HAD this story emerged on Friday last week, rather than the previous day, I’d have dismissed it as April Fool’s jape.

But, no … the Dyson Zone – a fetching set of headphones that cunningly incorporate an air-purifying mouth visor – really are a thing.

Best known for their range of vacuum cleaners, this is Dyson’s first foray into wearable technology, having diversified in recent years with products such as fans and a hairdryer.

The headphones are designed to tackle the growing issue of air pollution and the contraption delivers purified air to the mouth and nose while simultaneously tackling noise pollution through its active noise cancelling technology.

Chief engineer Jake Dyson said: “Air pollution is a global problem – it affects us everywhere we go.”

Indeed … so wearing a hoover on your face makes perfect sense.

The National:

He continued: “The Dyson Zone purifies the air you breathe on the move.

“And unlike face masks, it delivers a plume of fresh air without touching your face, using high-performance filters and two miniaturised air pumps.”

One reviewer said they would definitely “turn heads in the street”.

Britta O’Boyle, deputy editor at gadget publication Pocket-lint, wrote: “Their design is certainly eye catching.”

The sound quality was “excellent”, she told BBC News, and the headphones had a “lovely construction”. But as she had been unable to test the product outdoors, she could not say how effectively it would purify air or “how silly you feel wearing it”.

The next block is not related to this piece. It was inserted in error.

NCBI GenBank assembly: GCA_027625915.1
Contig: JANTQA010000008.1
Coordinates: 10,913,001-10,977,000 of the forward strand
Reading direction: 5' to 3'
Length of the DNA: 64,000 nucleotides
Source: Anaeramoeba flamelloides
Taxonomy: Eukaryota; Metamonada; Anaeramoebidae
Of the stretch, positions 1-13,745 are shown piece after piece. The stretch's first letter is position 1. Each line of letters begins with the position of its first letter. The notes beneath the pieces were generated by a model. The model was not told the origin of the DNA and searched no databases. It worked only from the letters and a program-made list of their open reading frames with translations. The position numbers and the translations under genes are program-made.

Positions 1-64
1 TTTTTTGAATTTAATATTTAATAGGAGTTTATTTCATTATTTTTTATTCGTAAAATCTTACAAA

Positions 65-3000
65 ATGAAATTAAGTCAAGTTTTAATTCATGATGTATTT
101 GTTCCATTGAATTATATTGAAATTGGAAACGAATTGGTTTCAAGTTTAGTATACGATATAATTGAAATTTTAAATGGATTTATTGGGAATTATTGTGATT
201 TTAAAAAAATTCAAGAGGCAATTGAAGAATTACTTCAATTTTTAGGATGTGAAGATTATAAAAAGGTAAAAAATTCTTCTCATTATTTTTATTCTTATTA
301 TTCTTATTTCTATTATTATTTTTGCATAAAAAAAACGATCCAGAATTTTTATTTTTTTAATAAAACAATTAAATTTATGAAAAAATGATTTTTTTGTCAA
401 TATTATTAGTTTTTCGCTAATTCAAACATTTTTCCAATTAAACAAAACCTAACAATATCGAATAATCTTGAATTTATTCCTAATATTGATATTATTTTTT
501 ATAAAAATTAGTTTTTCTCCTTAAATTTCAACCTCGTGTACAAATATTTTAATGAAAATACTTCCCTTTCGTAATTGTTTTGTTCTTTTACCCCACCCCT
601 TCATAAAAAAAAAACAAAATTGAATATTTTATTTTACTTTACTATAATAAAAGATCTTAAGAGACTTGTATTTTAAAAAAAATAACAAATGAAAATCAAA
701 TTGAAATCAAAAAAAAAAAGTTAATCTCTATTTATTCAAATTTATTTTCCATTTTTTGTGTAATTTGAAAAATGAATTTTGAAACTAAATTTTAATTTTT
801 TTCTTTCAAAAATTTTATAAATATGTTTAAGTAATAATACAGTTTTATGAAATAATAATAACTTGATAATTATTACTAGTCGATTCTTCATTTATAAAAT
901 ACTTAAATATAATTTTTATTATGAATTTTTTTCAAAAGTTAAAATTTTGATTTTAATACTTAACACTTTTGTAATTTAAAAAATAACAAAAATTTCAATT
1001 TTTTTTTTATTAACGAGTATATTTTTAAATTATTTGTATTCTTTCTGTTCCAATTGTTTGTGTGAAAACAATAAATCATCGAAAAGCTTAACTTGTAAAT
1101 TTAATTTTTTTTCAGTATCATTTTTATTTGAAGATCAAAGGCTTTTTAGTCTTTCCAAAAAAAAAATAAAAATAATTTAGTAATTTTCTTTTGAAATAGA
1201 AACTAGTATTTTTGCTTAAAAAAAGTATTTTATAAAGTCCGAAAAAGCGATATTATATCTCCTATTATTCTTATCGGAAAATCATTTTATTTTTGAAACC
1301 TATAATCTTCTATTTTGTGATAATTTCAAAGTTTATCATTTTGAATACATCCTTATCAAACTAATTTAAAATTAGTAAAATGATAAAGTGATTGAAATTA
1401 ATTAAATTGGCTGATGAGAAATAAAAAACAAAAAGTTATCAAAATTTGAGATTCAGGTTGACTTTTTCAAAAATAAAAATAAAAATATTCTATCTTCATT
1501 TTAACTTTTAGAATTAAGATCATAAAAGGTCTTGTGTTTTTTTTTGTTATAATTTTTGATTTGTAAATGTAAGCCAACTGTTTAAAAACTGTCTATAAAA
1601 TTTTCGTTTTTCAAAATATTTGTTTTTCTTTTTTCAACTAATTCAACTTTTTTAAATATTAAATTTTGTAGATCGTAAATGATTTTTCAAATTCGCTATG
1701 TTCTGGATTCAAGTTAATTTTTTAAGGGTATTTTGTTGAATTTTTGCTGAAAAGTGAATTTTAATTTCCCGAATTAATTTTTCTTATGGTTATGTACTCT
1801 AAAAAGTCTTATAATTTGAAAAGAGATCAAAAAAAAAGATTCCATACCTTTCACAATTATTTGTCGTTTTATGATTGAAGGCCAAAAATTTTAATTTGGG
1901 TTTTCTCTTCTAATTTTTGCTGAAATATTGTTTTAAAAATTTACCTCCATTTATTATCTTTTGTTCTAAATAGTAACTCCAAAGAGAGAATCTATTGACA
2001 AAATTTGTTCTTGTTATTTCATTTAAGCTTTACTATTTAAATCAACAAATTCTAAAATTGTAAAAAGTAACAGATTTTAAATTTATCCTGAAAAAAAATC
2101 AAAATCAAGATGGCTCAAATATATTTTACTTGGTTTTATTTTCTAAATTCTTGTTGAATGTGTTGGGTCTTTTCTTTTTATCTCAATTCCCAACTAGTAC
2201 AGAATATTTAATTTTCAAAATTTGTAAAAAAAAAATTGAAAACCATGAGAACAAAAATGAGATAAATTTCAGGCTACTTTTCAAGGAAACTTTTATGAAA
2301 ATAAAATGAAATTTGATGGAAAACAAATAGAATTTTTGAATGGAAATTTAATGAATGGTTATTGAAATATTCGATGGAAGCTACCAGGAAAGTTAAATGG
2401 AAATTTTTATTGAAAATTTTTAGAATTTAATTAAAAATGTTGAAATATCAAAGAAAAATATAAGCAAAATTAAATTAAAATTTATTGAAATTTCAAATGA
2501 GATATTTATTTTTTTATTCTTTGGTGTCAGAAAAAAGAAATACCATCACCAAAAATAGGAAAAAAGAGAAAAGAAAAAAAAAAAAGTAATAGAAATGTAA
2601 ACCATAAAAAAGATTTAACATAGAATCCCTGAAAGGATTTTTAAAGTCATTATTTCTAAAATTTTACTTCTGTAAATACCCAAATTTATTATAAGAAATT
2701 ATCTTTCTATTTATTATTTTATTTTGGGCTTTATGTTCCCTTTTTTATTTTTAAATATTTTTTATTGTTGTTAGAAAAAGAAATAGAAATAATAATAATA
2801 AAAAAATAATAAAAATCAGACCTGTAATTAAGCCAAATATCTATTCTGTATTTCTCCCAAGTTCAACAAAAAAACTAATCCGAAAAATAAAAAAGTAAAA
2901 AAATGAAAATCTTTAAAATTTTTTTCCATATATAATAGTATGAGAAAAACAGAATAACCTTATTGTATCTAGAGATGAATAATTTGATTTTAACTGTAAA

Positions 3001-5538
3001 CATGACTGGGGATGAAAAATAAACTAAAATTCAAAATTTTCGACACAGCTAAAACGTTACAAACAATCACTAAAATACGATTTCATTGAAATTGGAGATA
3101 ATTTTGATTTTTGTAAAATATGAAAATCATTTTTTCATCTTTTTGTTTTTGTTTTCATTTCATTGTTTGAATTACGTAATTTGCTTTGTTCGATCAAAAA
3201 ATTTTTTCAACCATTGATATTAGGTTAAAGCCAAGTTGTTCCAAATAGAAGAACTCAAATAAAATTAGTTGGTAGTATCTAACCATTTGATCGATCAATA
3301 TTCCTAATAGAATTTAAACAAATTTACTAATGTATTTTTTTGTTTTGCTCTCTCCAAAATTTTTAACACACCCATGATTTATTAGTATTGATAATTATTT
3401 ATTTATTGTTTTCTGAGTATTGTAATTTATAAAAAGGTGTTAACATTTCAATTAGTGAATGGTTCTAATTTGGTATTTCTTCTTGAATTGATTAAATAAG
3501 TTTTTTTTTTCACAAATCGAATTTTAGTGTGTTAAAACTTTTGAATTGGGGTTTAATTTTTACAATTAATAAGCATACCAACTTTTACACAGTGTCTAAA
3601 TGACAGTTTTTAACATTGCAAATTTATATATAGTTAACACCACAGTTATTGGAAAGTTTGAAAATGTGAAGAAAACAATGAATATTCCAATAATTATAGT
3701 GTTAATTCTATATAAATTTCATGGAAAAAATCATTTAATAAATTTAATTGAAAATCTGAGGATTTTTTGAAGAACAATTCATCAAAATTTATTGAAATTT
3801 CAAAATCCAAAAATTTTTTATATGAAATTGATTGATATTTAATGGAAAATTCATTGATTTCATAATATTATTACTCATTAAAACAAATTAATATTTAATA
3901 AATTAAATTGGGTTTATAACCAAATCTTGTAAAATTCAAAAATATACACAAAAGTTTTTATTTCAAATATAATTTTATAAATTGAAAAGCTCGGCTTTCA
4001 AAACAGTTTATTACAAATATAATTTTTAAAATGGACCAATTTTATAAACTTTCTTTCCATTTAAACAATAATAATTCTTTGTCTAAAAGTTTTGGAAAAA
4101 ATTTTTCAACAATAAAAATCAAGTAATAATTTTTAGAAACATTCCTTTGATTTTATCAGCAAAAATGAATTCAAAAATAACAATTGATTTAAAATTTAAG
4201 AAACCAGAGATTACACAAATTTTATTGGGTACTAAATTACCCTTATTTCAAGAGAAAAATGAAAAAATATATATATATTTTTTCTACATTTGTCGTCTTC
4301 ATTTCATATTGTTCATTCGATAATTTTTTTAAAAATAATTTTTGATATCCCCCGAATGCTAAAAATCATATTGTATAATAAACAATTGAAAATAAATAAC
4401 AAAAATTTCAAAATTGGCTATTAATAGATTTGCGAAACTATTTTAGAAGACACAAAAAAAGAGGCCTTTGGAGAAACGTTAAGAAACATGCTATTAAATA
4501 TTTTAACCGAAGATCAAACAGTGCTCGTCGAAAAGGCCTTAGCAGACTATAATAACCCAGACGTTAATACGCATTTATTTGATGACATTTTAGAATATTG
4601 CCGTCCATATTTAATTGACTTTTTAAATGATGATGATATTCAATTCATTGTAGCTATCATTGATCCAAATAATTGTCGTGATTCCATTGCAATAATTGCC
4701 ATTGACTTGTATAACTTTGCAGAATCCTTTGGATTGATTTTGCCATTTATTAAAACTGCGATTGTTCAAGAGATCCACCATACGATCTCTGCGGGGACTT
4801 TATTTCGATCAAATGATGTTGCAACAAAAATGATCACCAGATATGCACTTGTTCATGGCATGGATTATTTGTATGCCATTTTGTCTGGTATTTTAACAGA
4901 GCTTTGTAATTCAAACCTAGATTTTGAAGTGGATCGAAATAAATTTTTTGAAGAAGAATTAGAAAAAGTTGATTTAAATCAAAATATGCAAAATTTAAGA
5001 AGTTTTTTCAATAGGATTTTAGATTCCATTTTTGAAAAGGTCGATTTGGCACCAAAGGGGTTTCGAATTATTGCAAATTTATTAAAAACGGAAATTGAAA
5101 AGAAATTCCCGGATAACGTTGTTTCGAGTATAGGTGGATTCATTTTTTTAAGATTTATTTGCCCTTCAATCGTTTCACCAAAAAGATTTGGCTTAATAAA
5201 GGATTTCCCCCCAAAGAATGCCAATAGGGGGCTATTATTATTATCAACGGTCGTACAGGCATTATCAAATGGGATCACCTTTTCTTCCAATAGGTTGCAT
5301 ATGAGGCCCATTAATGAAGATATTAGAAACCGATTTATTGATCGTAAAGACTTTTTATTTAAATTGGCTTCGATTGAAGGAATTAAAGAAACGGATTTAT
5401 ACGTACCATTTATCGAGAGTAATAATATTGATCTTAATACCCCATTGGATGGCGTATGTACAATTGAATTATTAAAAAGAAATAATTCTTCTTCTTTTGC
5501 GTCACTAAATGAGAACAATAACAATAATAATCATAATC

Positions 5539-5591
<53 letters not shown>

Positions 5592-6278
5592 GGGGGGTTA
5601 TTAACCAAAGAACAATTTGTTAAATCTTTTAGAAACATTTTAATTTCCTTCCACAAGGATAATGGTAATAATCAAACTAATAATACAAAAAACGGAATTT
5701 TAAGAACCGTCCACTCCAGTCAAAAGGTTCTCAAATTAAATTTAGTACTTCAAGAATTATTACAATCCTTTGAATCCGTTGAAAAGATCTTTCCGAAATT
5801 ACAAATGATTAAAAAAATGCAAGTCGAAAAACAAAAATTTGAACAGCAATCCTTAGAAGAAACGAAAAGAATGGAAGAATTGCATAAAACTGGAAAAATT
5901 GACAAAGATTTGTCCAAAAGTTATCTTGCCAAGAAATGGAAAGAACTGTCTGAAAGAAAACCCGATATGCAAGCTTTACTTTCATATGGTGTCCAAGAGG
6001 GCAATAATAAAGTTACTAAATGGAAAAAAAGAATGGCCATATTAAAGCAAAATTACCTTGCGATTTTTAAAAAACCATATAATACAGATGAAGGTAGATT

Meanwhile, tech website Cnet said the device looked “like something you’d see in a dystopian sci-fi movie”.

The product has been six years – and 500 prototypes – in the making.

Little did Dyson realise when it started work on this invention just how accustomed the world would become to wearing masks.

Originally, a snorkel-like mouthpiece was paired with a backpack holding the motor and inner workings. So it could have looked sillier, I suppose.

The headphones have sensors that detect how fast the wearer is moving, adjusting the airflow between three intensity levels to ensure they deliver up to five litres of clean air a second, the equivalent breathing rate of a jog.

Meanwhile active noise cancellation technology uses microphones to monitor the sound of the outside world and the spinning compressors either side of the wearer’s head remove it via anti-sound waves played into the ear cups. The headphones can be used without purification by detaching the visor too.

So versatile.

The Dyson Zone is due to go on sale in the autumn for an as-yet unannounced premium price, but they are expected to be a snip at between £500 and £1000 range.

I won’t be investing, but I am a big fan of our Dyson vacuum cleaner. It works a treat, although the best thing about it is that the charge only lasts for 20 minutes.

That’s more than enough hoovering at any given time!